Use this URL to cite or link to this record in EThOS: https://ethos.bl.uk/OrderDetails.do?uin=uk.bl.ethos.821205
Title: Getting past Insha’allah : an interactional analysis of face in business negotiations involving GCC nationals and UK nationals
Author: Bright, Karen
ISNI:       0000 0004 9358 5158
Awarding Body: York St John University
Current Institution: York St John University
Date of Award: 2020
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Abstract:
The aim of this doctoral research study was to gain understanding of the nuances of actual and potential face incidents during business negotiations involving Gulf Co-operation Council (G.C.C.)1 nationals and United Kingdom (U.K.) nationals. Examination of the relevant literature, identified that many written sources for enhancing intercultural negotiation skills are in the ‘how to’ genre and rely on offering an n-step2 approach that promises success if the stated steps are followed. The results of this research study, however, conclude that face is a highly important aspect of negotiations involving G.C.C. nationals and U.K. nationals and the ability to manage face incidents demands more than an n‐step approach. During this research study, I analysed a range of face incidents that occurred during negotiations involving G.C.C. nationals and U.K. nationals. It is argued that there is a general lack of understanding by U.K. nationals of the concept of face and its wider ranging impact on and for G.C.C. nationals. From the data, a range of potential nuanced face incidents was identified during G.C.C.-U.K. face‐to‐face negotiations that produced differing behaviours between G.C.C. nationals and U.K. nationals. Two main contributions to knowledge arise from the thesis are two conceptual models; the Intercultural Negotiation Earth Model (I.N.E.M.) and the G.C.C. Negotiation Model (G.N.M.). To conclude, during negotiations involving G.C.C. nationals, U.K. nationals should be aware of the layered and nuanced impact of face for G.C.C. nationals and understand how to manage face incidents and to acknowledge that the stages of negotiations with G.C.C. nationals move to a different rhythm. It is argued, therefore, that future intercultural training in this area should be revised to address such nuanced behaviours.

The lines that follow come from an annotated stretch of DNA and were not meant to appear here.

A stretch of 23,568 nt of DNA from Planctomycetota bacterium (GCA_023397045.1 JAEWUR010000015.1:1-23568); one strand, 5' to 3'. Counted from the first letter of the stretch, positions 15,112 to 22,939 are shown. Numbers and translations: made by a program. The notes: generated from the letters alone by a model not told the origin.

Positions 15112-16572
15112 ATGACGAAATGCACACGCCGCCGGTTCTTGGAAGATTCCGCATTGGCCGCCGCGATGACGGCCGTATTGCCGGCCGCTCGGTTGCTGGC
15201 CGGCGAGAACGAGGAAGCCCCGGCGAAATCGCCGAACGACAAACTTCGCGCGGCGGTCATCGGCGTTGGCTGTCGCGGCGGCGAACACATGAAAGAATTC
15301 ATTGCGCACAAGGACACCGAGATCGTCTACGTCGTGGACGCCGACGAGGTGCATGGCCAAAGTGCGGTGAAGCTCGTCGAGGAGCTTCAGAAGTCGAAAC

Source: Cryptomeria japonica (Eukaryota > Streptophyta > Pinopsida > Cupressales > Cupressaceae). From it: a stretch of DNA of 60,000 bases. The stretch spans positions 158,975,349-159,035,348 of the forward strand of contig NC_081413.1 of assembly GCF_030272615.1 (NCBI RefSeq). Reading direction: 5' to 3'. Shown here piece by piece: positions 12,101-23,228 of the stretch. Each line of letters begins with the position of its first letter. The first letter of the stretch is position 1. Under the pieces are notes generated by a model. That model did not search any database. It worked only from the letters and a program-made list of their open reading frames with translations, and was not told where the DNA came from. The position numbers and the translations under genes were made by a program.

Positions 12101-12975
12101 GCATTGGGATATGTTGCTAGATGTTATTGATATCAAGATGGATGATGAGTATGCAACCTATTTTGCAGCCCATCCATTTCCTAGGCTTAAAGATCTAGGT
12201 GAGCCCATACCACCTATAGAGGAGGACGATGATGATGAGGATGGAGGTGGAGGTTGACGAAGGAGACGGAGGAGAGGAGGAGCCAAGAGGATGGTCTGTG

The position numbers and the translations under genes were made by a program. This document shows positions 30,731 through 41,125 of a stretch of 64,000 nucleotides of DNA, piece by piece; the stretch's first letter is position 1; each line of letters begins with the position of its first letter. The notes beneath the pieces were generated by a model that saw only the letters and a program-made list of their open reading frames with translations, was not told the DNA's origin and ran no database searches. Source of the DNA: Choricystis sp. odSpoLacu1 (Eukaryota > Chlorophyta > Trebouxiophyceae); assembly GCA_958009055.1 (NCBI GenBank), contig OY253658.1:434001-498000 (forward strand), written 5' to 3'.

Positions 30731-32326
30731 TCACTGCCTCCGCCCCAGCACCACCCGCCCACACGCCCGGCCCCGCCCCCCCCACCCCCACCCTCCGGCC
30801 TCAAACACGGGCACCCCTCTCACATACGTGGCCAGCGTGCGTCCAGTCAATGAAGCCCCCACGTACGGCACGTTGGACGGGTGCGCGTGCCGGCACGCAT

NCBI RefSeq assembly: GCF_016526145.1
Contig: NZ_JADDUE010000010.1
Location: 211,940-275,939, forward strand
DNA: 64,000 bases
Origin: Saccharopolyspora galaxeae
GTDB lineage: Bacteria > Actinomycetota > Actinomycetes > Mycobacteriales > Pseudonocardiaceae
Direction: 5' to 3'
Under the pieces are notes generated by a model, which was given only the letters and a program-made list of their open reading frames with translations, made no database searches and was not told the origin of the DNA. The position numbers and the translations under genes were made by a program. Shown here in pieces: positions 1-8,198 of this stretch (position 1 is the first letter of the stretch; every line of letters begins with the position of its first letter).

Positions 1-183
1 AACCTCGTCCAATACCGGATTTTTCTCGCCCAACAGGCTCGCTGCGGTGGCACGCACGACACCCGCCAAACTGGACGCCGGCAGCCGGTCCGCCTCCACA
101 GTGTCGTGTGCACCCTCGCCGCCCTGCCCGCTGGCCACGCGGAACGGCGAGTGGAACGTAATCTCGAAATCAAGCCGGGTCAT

Supervisor: Not available Sponsor: Not available
Qualification Name: Thesis (Ph.D.) Qualification Level: Doctoral
EThOS ID: uk.bl.ethos.821205  DOI: Not available
Keywords: H Social Sciences (General)
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